And now the most arresting two minutes in television, the latest footnotes to America's war on terrorism.

The President's foreign policy advisers have reportedly decided that the next phase in the war on terrorism should not be against Iraq. Officials and diplomats, speaking on condition of anonymity, have told the Knight-Ridder newspapers that the President's top aides have all but agreed that there is insufficient international support for such a war, and uncertain prospects for military success. The story does not indicate that the President has made a final decision, and it was unclear whether it represented his thinking or just that of advisers opposed to going after Iraq.

The Saudi Arabian interior ministry is saying that there is no proof anyone from his country had any role in the 9/11 atrocities, despite the fact that 15 of the 19 hijackers identified by the U.S. were Saudis. Prince Nayef bin Abdul Aziz told the German week Der Spiegel that "It's true that Saudi citizens were in the planes, but who can be certain whether they were behind the attacks?"

There's a new theory of how those two people who died from anthrax poisoning who had no association with contaminated mail might have caught the disease: from the wind. A California researcher named Martin Furmanski says the two women who died mysteriously from anthrax inhalation, one from the Bronx in New York and the other from Oxford, Conn., both lived on a straight line running 47 degrees north of Trenton, N.J., where those anthrax letters were mailed. And 47 degrees, says Furmanski, exactly matches the wind bearing on the ninth of October, the day the letters were processed.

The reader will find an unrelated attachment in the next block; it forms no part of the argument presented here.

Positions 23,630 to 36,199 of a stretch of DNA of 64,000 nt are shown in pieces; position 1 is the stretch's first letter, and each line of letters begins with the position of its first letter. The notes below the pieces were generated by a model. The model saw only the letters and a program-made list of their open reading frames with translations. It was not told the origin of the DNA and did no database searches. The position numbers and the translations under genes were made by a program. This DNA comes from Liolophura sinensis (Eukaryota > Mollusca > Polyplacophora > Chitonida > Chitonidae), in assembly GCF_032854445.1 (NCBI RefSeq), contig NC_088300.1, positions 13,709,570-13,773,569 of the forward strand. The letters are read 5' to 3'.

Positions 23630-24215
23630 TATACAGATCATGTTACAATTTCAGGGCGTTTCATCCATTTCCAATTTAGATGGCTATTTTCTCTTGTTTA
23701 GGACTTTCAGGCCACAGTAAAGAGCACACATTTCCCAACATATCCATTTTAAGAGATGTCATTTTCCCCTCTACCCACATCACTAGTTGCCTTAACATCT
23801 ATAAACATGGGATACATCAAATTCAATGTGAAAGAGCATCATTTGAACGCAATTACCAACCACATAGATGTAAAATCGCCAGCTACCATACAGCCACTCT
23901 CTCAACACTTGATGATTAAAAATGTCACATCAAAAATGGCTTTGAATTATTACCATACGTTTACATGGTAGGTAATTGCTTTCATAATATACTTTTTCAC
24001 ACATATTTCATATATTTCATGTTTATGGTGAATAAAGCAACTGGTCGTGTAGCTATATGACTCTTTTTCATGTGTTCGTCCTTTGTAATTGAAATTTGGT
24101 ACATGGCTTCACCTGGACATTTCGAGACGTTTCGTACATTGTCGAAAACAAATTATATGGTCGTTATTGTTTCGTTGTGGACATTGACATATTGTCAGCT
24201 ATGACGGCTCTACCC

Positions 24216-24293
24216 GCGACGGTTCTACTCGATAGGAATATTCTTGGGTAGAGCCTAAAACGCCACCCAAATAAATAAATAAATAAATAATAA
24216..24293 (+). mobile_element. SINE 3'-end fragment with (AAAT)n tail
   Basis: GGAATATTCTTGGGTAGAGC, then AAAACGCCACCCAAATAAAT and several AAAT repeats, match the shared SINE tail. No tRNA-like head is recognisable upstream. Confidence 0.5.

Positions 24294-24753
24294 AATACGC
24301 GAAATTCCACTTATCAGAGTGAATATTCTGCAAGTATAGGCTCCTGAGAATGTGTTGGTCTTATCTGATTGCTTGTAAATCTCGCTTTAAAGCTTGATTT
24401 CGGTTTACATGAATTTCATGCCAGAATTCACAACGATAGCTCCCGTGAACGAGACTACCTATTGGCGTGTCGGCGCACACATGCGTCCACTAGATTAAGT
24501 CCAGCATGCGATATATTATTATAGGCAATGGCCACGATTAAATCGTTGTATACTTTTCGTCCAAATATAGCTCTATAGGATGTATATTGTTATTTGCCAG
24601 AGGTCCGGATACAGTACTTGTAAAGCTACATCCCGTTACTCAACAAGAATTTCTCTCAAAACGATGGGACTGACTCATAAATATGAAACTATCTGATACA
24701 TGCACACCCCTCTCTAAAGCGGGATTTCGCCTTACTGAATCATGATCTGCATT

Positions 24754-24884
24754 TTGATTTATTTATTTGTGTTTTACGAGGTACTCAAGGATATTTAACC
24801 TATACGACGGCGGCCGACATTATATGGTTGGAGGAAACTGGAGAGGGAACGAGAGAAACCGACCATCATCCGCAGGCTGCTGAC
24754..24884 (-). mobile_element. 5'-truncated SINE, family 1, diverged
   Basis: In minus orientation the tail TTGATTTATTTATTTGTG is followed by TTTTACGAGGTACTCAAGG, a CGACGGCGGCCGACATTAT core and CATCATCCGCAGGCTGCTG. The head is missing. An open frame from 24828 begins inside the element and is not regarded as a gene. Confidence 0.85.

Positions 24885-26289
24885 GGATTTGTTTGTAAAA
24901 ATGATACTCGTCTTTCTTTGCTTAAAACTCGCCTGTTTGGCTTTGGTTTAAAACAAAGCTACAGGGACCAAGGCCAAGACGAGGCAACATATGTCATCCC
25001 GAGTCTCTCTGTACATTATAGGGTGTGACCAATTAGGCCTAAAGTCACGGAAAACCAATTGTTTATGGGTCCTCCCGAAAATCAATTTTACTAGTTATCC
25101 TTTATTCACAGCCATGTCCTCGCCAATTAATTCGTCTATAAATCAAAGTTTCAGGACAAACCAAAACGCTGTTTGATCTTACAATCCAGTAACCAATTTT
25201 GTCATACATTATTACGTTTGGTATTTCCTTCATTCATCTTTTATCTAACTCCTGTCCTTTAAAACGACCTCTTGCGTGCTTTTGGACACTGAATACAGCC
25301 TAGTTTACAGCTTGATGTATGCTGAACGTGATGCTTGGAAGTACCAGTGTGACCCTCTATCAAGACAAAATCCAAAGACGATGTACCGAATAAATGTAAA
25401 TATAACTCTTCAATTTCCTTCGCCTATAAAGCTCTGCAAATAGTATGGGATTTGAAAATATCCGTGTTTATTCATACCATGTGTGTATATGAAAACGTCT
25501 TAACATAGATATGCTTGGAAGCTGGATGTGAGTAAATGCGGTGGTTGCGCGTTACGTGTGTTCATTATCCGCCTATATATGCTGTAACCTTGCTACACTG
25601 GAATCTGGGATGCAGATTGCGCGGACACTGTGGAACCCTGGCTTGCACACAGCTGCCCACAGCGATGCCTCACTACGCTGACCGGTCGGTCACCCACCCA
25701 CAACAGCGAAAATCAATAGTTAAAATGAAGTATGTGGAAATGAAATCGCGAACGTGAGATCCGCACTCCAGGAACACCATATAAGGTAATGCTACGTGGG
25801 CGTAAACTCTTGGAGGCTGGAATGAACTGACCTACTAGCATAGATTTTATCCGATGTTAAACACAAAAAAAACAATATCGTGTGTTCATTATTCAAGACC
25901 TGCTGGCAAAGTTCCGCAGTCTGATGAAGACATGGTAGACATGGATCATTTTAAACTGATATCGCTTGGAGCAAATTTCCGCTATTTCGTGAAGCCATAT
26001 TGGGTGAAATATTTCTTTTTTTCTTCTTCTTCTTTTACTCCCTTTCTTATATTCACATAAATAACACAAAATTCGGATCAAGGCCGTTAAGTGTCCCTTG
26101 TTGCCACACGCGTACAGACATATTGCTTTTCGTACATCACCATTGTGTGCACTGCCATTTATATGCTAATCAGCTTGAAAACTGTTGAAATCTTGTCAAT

When Vermont Senator Jim Jeffords quit the Republican Party to line up with the democrats and give them control of the Senate, he listed one issue above all as the reason: funding for the Individuals with Disabilities Education Act. Jeffords complained that the program would never be fully funded with the republicans in control. But yesterday, he found himself only one of 10 Senators voting against the education reform bill because it didn't fund fully fund the program. What's more, the Northeast Dairy Compact, the price support scheme dear to Vermont farmers which Republican Leader Trent Lott helped Jeffords get renewed in the past, has now been allowed to expire.